The sea, nature, fishing villages, cities full of monuments, nightlife, valleys and mountains. There are so many reasons to visit Asturias that we have struggled to pick just ten.
It’s impossible to come to Asturias and not fall in love with this beautiful region that has something for everyone. Gourmets can discover Asturias through its food: from classic dishes such as “fabada” (bean stew), chorizo cooked in cider, “pastel de cabracho” (scorpion fish cake) and artisan cheeses, to more avant-garde options. Those who love architecture and history will be in their element in cities such as Oviedo, Gijón and Avilés. If you’re a bit of a party animal, you won’t want to leave this busy region with many deep-rooted traditions, and, of course, Asturias also caters for nature lovers, who won’t get tired of exploring the area on foot along many paths and trails, as there are no less than seven Biosphere Reserves, including the mega-famous Picos de Europa.
Then we have the sea, and many paths that run along the coast. What’s more, the locals are always welcoming and friendly. What’s not to like? Let's fly to Asturias!
1. Picos de Europa National Park
Picos de Europa is arguably one of the most beautiful places in the world. This is nature at its best: vast pastureland, forests, sheepfolds, green spaces, lakes and paths at lower altitudes, and as you climb up towards the clouds, you get steep, lofty peaks. There’s so much to see at Picos de Europa National Park that one day won’t be enough: Lakes of Covadonga; the town of Bulnes, which you reach on foot along the Canal del Texu gorge, or by funicular; Sotres, another town that’s a good example of the essence of Picos de Europa; and Picu Urriellu (also known as the “Orange Tree of Bulnes”), and the tricky path that leads to the foot of this mountain.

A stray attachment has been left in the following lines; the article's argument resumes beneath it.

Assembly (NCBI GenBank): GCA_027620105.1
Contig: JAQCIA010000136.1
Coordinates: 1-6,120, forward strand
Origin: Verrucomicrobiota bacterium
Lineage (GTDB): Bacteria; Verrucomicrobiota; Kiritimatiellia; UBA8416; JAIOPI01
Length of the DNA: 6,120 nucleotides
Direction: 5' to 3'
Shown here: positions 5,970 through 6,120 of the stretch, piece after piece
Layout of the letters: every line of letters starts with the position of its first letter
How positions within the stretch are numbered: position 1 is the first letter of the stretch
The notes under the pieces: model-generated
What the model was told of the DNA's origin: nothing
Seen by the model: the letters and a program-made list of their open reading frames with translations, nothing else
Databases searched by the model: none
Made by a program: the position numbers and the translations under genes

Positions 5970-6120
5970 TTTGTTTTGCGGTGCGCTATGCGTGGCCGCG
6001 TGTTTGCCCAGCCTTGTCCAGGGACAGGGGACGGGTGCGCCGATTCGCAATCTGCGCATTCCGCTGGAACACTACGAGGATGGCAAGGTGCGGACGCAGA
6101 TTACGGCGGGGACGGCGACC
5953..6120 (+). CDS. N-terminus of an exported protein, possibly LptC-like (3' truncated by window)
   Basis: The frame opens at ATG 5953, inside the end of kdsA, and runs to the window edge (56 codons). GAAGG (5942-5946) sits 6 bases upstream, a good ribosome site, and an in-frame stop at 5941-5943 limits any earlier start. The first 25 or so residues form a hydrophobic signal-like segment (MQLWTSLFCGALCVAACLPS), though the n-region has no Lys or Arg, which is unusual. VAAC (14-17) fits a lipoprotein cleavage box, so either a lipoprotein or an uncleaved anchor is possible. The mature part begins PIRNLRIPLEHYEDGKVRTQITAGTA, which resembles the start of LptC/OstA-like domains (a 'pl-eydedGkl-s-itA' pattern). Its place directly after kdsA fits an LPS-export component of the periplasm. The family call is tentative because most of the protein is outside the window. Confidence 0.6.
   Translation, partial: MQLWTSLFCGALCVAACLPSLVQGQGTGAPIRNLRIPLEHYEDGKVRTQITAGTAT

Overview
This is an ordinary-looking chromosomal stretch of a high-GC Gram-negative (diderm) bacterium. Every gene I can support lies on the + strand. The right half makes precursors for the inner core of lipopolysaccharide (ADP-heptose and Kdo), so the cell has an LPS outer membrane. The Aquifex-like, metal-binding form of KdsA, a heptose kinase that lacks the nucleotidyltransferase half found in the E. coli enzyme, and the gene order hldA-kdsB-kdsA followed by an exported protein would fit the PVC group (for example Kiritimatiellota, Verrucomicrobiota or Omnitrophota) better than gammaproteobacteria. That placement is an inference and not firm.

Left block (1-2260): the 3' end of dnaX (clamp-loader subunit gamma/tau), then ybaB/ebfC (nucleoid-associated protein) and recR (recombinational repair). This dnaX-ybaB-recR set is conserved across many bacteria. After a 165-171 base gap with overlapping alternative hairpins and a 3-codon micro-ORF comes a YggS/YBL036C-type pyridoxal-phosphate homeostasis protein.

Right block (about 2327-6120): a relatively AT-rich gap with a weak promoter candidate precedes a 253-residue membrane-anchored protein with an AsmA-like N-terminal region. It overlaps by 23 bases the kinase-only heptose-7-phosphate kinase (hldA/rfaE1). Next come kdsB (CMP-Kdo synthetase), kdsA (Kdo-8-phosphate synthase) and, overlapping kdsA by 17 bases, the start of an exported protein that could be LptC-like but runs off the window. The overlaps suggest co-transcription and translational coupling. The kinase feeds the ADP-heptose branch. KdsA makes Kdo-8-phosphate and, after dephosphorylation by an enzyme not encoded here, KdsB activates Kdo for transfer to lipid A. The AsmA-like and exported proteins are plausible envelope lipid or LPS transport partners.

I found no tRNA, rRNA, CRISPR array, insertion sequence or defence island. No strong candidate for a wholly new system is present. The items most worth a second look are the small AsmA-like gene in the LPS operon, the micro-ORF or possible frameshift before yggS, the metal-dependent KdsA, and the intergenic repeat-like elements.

2. Gijón, bustling and fun
A bubbly and pleasant city, Gijón has so much to offer: you’ll want to spend hours exploring the bustling centre, in search of the perfect cider bar to savour the best Asturian cuisine, going for a walk on San Lorenzo Beach, or strolling through the fishing neighbourhood of Cimadevilla, a place where time seems to have stood still. Here’s a perfect plan to spend a relaxing afternoon: a walk through Paseo de Begoña, where you can see impressive buildings such as Jovellanos Theatre and Café Dindurra.
3. Oviedo, following in the footsteps of “La Regenta”
You can start by indulging in a delicious breakfast at Plaza del Fontán, a square that’s always full of life, and then go for a leisurely stroll around Plaza de la Catedral. The “Route of the Statues” is a great excuse to explore the streets of Oviedo (see if you can spot Woody Allen!), and, if you’re a book lover, you’re in luck as in the old town you can follow in the footsteps of Ana Ozores, the main character in the classic novel “La Regenta”, and go on a themed route (you can also book one of the guided tours on offer).
4. Ribadesella, a coastal village
Ribadesella is one of the most beautiful fishing villages in Asturias, and it has two lovely beaches: Santa Marina and La Atalaya. Situated in the mouth of the River Sella, on the Cantabrian Coast, Ribadesella’s old town is simply beautiful. There are also prehistoric remains such as Cueva de Tito Bustillo, designated a UNESCO World Heritage Site in 2008, with an interesting visitor centre: Rock Art Centre of Tito Bustillo. If you’re driving, you can visit the nearby villages of Tereñes, Cueves or Sebreñu, which are full of picturesque spots.